Diseases transmitted by insects continue to have a major impact on human populations. Malaria, dengue, onchocerciasis, sleeping sickness and leishmaniasis all adversely affect man. Malaria is one of the most important causes of child mortality and reduces economic development in many countries, with agricultural productivity often greatly reduced, as many vectors are active in the wet season favourable for crop production. Vector control is crucial to reduce the extent to which drugs are needed to treat the diseases, as the parasite can become resistant, or the drugs are often too expensive for those living in rural areas and urban slums most affected by these diseases. Chemical control of vectors is often the only method that can reduce vector populations in a disease epidemic, but with vectors developing resistance to insecticides, there is increasing awareness that a single control method is often insufficient and also that chemical control must be integrated where possible with other control measures.
In Integrated Vector Management, Graham Matthews covers the main chemical methods of vector control, including the use of indoor residual spraying, space treatments, the use of treated bed nets and larviciding, but also stresses the importance of drainage schemes and improvement of houses to prevent access of indoor vectors, techniques that have largely been responsible for reducing the risk of vector borne diseases in Europe and the USA. This book combines practical information from successful vector control programmes, including early use of DDT, and recent research into a vital resource for all those now involved in combating insect vector borne diseases. Integrated Vector Management is an essential tool, not only for medical entomologists and those directly involved in government health departments, but also for all those who provide the skills and management needed to operate successful area-wide vector management programmes. Libraries in all universities and research establishments world-wide, where biological sciences, medicine and agriculture are studied and taught should have multiple copies of this important book.
Graham Matthews is Emeritus Professor of Pest Management at Imperial College, London, UK and, since 1972, he has advised the World Health Organization on the equipment used for vector control. Over the last decade he has also been Technical Director of the NGO, Yaounde Initiative Foundation and has been directly involved in vector control in Cameroon.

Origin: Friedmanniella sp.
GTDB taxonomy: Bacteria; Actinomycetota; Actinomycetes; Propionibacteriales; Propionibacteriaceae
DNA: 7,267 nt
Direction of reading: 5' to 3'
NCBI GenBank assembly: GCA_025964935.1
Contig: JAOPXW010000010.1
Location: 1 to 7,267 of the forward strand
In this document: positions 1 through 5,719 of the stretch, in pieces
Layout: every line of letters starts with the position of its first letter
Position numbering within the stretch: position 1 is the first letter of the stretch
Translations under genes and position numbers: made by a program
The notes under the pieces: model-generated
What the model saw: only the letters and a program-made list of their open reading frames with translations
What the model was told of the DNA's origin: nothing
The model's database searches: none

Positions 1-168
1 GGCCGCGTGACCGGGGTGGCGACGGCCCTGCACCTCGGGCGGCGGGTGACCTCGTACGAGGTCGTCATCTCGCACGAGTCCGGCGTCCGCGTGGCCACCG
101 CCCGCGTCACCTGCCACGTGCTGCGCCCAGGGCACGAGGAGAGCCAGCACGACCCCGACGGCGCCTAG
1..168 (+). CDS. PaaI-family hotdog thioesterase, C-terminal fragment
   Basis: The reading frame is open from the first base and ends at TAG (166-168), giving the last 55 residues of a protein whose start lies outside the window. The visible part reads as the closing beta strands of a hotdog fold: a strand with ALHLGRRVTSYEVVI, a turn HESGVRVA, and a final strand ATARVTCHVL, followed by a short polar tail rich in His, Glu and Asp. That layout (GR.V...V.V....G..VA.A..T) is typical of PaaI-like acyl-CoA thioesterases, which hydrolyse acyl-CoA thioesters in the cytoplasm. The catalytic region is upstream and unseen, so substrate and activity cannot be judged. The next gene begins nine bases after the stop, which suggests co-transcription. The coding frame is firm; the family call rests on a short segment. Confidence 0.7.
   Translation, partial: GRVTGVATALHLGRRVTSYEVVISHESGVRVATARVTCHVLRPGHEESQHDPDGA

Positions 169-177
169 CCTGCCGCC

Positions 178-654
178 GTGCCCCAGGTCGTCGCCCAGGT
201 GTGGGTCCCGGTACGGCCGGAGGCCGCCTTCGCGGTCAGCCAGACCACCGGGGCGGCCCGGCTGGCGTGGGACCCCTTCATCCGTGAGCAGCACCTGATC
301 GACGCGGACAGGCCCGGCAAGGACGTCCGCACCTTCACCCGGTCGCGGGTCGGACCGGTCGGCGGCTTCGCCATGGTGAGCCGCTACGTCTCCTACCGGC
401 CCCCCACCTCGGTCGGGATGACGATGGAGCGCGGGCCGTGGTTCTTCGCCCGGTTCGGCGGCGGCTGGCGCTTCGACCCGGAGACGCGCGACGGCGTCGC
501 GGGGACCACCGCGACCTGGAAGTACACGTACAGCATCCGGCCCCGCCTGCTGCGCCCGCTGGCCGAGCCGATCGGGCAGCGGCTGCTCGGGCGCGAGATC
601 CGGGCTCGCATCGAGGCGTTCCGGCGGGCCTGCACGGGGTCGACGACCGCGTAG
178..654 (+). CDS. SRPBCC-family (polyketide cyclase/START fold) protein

Preface Acknowledgements 1 Introduction Insect vectors Distribution of vectors Mosquitoes Anopheles spp. Aedes spp. Culex spp. Flies Simulium spp. Glossina spp. tsetse flies Phlebotomine sand flies Musca domestica and other synanthropic spp. Other vectors Triatomine bugs Chemical control Hazard and toxicity Toxicity Insecticides WHO recommendations Formulations Packaging and storage Waste disposal Conclusion References 2 Indoor Residual Spraying Equipment for indoor residual spraying Spray volume Insecticides Operator exposure Resident exposure Implementation of indoor residual spraying Village intervention teams Planning programmes Insecticides Equipment required Storage Training Monitoring Environmental assessment Evaluation Economics Conclusion References 3 Space Treatment Requirements for space treatments Equipment for space treatments Portable equipment Mist treatments Vehicle mounted equipment Aerial application Insecticides Planning Assessment of space sprays Monitoring Conclusion References 4 Bed Nets and Treated Clothing Material Mesh size Shape Insecticide Insecticide impregnation Impact of washing nets Distribution of nets Trial data Operational use Treated clothing Impregnated sheeting Conclusion References 5 Larviciding Larvicide application Mosquito control Oils Insecticides Application of mosquito larvicides Knapsack spraying Motorised equipment Aerial application for mosquito control Application of aerial sprays Application of granules Ground application Aerial application Monitoring Black flies Insecticides Aerial application of larvicides for black fly control Boat application Applications in small streams Monitoring Conclusion References 6 Integrated Vector Management Cultural controls House design Drainage and water management schemes Personal protection Impregnated clothing Insecticide treated bed nets Repellents Barrier treatments Implementation of IVM An example of IVM at Copper mines in Zambia Costs Development of new technology Conclusion References 7 Other Insects Flies, Cockroaches and Bed Bugs Flies Refuse dumps Space treatments Mist treatments Cockroaches Traps Sprays Baits Bed bugs Conclusion References 8 Looking Ahead New insecticides? Can insecticides with new modes of action be developed? Insecticide resistance Bio-pesticides Spray technology Electrostatic spraying? Different sprayers? Different nozzles? Using a paint Innovative application technique Genetically modified mosquitoes Attractants Urbanisation Economics Conclusion References Appendix A: Calibration Appendix B: Conversion Tables Index